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On a recent Friday, Brigid Keenan was pushing her shopping carrier along Bridgefoot Street up towards Thomas Street.

Kids trudge past with school bags on their backs. By the cycle path bollards, cars idle in wait to turn left and right onto Thomas Street.

Past the centre verge, cars slip down the wide road headed towards Usher Quay.

“It’s very hard to cross the road, when I’d be going to work in the morning time,” says Keenan. So many cars turn on and off Bridgefoot Street all the time, she says.

There’s new bike lanes and parking spots too along the road, she says. And there’s been more congested traffic, she says, and more agitated drivers taking shortcuts.

But there’s no pedestrian crossing, she says, which is needed.

If Bridgefoot Street doesn’t seem designed for pedestrians, history tells us, partly, why.

A pedestrian crossing on Bridgefoot Street was never thought of because engineers had bigger ideas, says Joseph Brady, an urban geographer and professor at University College Dublin.

In the 1960s and ’70s, Bridgefoot Street was to be part of a system of motorways through Dublin city, he says.

The road was widened to prepare for it, he says. Then the money ran out, and the city moved on.

“So it’s an awful lot wider than it is currently used for, and that is a reflection of how things were going to be at one stage,” he says.

“It was the solution to heavy traffic in the city centre, to put cars on a larger road that would keep them out of smaller ones,” says Brady, one of the editors and authors of a series of books called The Making of Dublin City.

Bridgefoot Street isn’t the only street that was widened to make room for a motorway. North King Street and Clanbrassil Street were too, he says.

They were to be fast, high-capacity motorways, he says, with flyovers, cloverleaf and multi-grade junctions and pedestrian footbridges.

The canals were key to the plans, he says. The Royal Canal was to be transformed into another motorway, bringing traffic around to Dorset Street and all the way along to Smithfield, and then up Bridgefoot Street, with the aim of reaching the Grand Canal, which was also to be covered with road.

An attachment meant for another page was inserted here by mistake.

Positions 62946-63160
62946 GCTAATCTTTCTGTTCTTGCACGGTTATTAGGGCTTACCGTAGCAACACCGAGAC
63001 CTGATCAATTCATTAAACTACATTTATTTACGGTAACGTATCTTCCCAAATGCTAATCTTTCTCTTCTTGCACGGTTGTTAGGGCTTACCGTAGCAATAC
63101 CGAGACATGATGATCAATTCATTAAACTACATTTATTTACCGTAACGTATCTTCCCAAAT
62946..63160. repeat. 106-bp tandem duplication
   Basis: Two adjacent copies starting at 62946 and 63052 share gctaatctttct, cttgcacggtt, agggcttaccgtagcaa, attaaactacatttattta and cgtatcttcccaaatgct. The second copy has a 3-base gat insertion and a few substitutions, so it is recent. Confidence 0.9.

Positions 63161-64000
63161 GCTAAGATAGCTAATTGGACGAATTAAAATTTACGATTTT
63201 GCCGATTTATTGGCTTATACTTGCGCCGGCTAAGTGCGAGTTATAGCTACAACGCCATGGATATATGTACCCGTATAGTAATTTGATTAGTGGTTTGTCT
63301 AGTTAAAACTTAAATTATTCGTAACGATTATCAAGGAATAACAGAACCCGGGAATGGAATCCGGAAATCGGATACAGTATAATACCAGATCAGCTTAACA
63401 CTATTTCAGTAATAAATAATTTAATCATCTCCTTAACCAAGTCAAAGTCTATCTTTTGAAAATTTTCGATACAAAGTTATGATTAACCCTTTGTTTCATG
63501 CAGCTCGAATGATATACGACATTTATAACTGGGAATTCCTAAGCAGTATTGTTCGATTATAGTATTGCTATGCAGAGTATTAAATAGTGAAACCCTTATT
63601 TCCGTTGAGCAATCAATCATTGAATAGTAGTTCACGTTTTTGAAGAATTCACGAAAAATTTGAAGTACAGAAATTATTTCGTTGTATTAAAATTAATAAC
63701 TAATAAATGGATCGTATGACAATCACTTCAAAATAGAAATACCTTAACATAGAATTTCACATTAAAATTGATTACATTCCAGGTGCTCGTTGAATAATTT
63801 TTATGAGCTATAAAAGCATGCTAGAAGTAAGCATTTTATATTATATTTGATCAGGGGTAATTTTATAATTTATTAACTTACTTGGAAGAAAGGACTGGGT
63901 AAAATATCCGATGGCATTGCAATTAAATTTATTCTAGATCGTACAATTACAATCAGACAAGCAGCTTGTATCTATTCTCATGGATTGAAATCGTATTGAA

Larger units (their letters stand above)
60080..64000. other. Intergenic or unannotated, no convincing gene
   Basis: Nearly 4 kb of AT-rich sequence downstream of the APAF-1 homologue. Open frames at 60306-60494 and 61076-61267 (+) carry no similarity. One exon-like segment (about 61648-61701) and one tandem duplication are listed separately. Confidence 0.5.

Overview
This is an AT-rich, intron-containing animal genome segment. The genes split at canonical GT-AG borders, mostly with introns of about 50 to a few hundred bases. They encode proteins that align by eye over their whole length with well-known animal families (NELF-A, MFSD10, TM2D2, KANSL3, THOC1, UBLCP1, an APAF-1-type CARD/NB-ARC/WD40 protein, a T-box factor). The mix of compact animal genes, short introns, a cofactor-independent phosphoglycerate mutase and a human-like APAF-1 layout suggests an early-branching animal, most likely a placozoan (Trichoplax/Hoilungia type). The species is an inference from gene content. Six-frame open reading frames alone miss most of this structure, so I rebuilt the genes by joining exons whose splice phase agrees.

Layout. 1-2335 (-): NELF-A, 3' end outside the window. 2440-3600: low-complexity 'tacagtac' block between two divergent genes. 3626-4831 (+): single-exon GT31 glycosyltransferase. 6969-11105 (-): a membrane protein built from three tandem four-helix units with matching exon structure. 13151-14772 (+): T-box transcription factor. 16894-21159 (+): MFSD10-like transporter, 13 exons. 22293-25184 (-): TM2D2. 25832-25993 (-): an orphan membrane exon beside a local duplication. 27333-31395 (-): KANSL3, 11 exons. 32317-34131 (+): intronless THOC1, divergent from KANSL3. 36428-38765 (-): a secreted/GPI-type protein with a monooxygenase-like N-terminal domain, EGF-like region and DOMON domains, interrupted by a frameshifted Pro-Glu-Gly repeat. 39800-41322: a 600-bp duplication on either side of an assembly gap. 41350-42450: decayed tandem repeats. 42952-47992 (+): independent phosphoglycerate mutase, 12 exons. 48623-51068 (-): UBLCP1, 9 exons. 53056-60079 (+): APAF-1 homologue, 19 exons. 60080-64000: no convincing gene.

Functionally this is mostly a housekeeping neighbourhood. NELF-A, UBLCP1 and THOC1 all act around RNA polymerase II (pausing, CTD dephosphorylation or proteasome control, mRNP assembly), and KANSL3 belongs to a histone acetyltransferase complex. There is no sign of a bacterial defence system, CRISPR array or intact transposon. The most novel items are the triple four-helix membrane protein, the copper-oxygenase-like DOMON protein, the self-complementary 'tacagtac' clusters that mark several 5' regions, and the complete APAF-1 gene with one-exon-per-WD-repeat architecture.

“The Grand Canal was saved because of the public campaign which was fought during the late 1960s to save it,” says Brady.

“Nobody loved the Royal Canal,” he says,“It was described as a rat-infested sewer, so there was no public opposition at the time to filling in the Royal Canal.”

From the North, the M1 from Belfast would have been linked across the Liffey to Sandymount, before cutting around Belfield and Dundrum to eventually meet the N11, towards the M50, he says.

“And there would be a big junction in Drumcondra, which would feed into this tangent route, which would bring traffic around the city centre, and so only traffic that needed to go into the city centre would actually go into the city centre,” he says.

Widening these roads had been easy because of the level of dereliction around them, he says. “So there wasn’t a big public outcry about this because this part of the city had been in decline for a long long time.”

Like Clanbrassil Street, he says. “The western side is all new, because the rest of that was demolished in order to accommodate it.”

City-centre motorways were seen as a solution across Europe at the time, says Brady, to filter heavy traffic out of clogged cities.

“The idea from the 1960s on to the 1980s was that you could manage the increasing car usage in the city, by developing a sophisticated system of roads which were used for different volumes of traffic,” he says.

This approach to managing traffic stemmed from the influential manual Traffic in Towns, published in 1963 by British civil engineer and planner Colin Buchanan.

“It was all about creating what you call ‘traffic cells’ so that you manage traffic so that it doesn’t go through areas that it doesn’t need to be in,” he says.